But the theory of government remained an overarching theoretical concept in continental Europe right to the end of the nineteenth century e. The sciences concerned with the state have been differentiated and specialized. Public law, economics, political science, political sociology, geography, planning, and other academic disciplines have developed their own systems of reference for theory and analysis. To some degree the scientific dialects have become rites of passage, restricting access to the mysteries of special knowledge to the initiated few.
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President Clinton, who signed those measures into law, later assured the overwhelming majority of the American people who believe that they have a constitutional right to own firearms  that "[t]he Members of Congress who voted for that bill and I would never do anything to infringe on the right to keep and bear arms to hunt and to engage in other appropriate sporting activities.
Rather, they argue, it was designed solely to allow the states to continue to maintain their militia units or, in modern terms, the National Guard free from federal interference. Thus the Amendment presents no obstacle to even the total prohibition of private firearm ownership.
Rather, the terms of the debate seem to have shifted. Instead of arguing over whether the Amendment was meant to guarantee an individual right, the debate has evolved to a more sophisticated and intricate exploration of why the Amendment guaranteed that right.
This more sophisticated debate is carried on largely within what I will call a "functional framework. Within this functional framework or approach there is still much room for disagreement.
Thus, there is no right to own arms for personal or private self-defense. Why did the ratifiers of the Bill of Rights seek to protect the widespread ownership of arms? And how, given modern conditions, are we to interpret that protection?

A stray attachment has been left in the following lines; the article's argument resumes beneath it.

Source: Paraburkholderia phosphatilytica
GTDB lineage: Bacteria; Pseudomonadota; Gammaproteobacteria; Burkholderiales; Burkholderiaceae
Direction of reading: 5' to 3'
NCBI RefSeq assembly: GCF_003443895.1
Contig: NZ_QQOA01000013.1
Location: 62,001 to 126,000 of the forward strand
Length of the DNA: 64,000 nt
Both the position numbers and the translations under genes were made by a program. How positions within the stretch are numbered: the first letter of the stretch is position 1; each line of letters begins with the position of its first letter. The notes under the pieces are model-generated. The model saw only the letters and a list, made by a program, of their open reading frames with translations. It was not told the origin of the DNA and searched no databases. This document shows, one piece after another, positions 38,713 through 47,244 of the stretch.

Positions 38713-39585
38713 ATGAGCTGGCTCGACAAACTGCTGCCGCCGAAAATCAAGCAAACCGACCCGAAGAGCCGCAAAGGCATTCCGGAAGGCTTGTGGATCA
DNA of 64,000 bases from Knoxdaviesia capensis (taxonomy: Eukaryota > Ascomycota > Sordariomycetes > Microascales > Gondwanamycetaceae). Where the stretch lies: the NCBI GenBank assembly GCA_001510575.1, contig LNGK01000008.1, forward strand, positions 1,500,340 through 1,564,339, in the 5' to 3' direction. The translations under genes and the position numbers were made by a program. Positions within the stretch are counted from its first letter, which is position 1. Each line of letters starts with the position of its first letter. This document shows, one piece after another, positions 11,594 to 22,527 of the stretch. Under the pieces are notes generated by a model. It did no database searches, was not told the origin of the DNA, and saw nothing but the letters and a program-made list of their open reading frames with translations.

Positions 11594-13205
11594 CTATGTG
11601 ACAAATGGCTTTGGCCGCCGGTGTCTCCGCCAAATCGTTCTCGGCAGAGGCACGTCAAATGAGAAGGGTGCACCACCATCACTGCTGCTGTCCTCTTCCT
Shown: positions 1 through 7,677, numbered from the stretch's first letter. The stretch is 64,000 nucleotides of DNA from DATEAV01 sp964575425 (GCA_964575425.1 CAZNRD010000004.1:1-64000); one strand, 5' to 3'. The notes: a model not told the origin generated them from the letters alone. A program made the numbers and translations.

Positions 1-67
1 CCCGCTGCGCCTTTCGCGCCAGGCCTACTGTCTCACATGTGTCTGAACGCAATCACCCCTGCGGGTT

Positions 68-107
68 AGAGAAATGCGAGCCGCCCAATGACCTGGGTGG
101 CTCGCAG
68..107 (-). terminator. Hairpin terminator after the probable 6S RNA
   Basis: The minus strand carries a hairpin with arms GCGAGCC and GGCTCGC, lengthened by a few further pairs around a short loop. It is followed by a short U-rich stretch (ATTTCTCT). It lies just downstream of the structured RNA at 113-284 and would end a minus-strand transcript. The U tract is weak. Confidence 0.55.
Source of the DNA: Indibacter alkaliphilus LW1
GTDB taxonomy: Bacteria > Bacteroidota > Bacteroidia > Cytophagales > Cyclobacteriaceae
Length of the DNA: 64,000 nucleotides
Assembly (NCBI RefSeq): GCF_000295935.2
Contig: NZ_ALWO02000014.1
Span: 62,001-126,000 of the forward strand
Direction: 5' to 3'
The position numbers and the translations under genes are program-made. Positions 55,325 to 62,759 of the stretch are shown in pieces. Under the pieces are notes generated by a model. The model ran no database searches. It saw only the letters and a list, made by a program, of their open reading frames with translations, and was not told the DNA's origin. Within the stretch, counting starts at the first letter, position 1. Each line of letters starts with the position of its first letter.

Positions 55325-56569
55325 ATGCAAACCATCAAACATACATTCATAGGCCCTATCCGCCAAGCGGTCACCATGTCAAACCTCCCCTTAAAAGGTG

These are the issues that I will explore in this Note. Analysis of the dominant political and philosophical ideas of the era suggests that widespread private ownership of arms was understood to serve at least four interrelated functions.
An armed populace was thought to be the best means of defending the state, sensitizing the government to the rights of the people, preserving civil order and the natural right of self-defense, and cultivating the moral character essential to self-government. I label these the militarypoliticalciviland moral functions and conclude that the Second Amendment was designed to protect private ownership of arms so that the citizenry would remain capable of performing each of these functions.
Many commentators have asserted that this view is a dangerous anachronism inapplicable to late-twentieth-century America. After rejecting these assertions as unfounded, I argue that despite the advent of modern police forces and professional armies, an armed citizenry is still capable of performing each of the four functions.
Because much of the rhetoric employed to discourage recognition of a Second Amendment right laments the absurdity that individuals would be allowed to own flamethrowers or nuclear weapons, it is important to demonstrate that a proposed theory does not compel such a result. Part III applies my functional theory of the Second Amendment to several gun control measures to illustrate that such a theory is capable of protecting the rights of citizens without invalidating reasonable restrictions on the keeping and bearing of arms.